The Office of Fair Trading (OFT) has provisionally decided to refer the car insurance market to the Competition Commission after it found that the market is ‘dysfunctional’.
Research by the OFT highlighted that dubious practices within the private car insurance market were costing drivers an extra £225 million per year in inflated premiums. This follows recent Which? research indicating that insurers have been putting through premium increases of up to 20% when the driver’s circumstances appear not to have changed.
High cost of repairs and replacement vehicles
After a road traffic accident, the at-fault driver’s insurer is responsible for meeting the cost of repairs and replacement vehicles for the not-at-fault driver. However, in its market study published today, the OFT found evidence that insurers of at-fault drivers have little control over the way in which these repairs and vehicle replacement services are carried out or the associated costs.
Instead, insurers of the not-at-fault driver and others, such as brokers, credit hire organisations and repairers, can take advantage of this lack of control as an opportunity to generate revenues through rebates and referral fees and so inflate the costs of insurers of at-fault drivers. This is an inefficient way for the sector to operate, the OFT has concluded, raising the total costs for providing private motor insurance which drivers end up paying.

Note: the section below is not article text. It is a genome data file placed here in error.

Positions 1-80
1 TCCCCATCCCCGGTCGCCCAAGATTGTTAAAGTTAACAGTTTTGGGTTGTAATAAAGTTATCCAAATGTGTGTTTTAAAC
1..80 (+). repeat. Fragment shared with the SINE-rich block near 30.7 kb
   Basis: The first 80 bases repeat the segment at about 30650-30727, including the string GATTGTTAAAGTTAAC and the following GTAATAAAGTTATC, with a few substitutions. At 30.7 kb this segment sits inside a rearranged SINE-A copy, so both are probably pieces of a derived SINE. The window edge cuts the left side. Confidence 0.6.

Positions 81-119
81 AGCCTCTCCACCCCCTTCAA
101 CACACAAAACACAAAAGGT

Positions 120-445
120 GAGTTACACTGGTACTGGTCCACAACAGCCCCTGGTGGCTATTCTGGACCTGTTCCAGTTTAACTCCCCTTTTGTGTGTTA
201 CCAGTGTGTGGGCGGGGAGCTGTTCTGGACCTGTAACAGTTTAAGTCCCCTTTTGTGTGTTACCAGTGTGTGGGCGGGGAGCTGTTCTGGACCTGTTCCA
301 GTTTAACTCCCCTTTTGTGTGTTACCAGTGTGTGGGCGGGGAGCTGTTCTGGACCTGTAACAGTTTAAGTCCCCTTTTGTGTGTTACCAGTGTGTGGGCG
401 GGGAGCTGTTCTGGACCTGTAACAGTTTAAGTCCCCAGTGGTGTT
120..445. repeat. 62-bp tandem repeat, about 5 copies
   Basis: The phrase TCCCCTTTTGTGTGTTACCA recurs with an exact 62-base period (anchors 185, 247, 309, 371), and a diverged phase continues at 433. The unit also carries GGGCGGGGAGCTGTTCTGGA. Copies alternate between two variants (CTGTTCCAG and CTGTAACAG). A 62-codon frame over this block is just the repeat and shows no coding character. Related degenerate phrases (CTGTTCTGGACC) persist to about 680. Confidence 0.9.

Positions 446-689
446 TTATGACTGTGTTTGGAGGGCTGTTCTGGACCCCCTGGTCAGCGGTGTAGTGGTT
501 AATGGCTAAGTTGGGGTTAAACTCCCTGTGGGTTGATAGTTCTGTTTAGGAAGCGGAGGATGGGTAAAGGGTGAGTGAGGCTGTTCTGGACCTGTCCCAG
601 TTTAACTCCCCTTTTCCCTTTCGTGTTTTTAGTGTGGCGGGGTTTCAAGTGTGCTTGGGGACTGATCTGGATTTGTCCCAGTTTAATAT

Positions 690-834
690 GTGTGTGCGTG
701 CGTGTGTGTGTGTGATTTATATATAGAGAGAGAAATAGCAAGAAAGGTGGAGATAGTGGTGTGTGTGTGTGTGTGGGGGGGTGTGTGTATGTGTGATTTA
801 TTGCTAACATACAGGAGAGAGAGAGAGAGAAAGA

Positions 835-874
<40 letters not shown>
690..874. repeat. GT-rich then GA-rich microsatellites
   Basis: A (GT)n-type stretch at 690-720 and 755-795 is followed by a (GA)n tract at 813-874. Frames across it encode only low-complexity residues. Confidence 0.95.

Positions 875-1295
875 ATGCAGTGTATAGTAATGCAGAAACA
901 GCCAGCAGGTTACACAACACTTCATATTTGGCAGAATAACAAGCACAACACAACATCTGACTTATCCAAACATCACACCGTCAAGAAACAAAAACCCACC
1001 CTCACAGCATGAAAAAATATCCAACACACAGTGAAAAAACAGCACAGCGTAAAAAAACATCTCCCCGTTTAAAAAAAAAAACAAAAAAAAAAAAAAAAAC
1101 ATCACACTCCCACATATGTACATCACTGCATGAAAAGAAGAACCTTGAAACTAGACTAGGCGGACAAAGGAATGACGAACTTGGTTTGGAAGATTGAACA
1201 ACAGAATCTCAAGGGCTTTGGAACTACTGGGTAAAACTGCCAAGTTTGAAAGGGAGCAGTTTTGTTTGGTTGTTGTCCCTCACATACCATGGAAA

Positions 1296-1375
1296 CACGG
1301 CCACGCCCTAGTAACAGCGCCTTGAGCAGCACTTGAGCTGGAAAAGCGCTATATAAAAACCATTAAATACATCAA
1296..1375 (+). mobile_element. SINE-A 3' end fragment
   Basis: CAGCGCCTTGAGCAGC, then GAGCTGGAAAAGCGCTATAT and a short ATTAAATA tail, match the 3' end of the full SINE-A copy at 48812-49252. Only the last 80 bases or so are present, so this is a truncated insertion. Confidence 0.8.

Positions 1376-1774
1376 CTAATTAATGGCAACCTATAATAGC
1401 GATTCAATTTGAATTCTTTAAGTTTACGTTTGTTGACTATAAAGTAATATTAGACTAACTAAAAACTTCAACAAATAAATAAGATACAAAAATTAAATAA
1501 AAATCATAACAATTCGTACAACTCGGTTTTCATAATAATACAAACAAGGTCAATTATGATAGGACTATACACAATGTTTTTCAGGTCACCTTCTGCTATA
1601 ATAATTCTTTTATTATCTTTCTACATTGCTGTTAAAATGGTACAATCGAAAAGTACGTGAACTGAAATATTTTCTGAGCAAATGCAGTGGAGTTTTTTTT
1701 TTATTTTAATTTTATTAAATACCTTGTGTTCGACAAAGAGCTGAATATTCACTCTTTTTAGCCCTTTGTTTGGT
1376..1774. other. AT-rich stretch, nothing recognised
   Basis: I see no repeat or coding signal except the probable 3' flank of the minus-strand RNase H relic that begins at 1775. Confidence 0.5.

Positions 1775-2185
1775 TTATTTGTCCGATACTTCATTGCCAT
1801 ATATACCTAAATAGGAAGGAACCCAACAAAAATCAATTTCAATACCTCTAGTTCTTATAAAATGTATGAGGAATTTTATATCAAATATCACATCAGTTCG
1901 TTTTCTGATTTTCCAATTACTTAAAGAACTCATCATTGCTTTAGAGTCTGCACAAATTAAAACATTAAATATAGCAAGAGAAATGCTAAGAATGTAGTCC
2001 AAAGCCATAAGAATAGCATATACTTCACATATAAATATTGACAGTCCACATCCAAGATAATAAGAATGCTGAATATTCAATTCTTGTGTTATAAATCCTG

Which? welcomes further investigation into car insurance
Which? Executive Director, Richard Lloyd says: ‘Consumers have been hit time and again with significant increases in costs for their car insurance without seeing increased benefits to their policy. Our research has even found instances where policy-holders had their fees increased but the new policy had fewer benefits.
‘The Office of Fair Trading found a pattern of complicated fees and charges so we want to see greater transparency and pressure on insurers to reduce prices. We would also welcome an investigation by the Competition Commission to put an end to bad practices and give consumers a better deal on their car insurance.’
OFT Chief Executive John Fingleton said on the release of the report: ‘Competition in this market does not appear to work well for drivers. We believe the focus that insurers have on gaining the competitive edge through raising their rivals’ costs means that drivers pay more than they need to for their motor insurance policies.
‘Because insurers are distracted from competing primarily on the quality and value of service provided to insured drivers, incentives for greater efficiency may be reduced.
‘There does not appear to be an appropriate, quick fix to these problems. We have provisionally decided that a more in-depth investigation by the Competition Commission, which has a range of additional tools at its disposal, may be necessary.’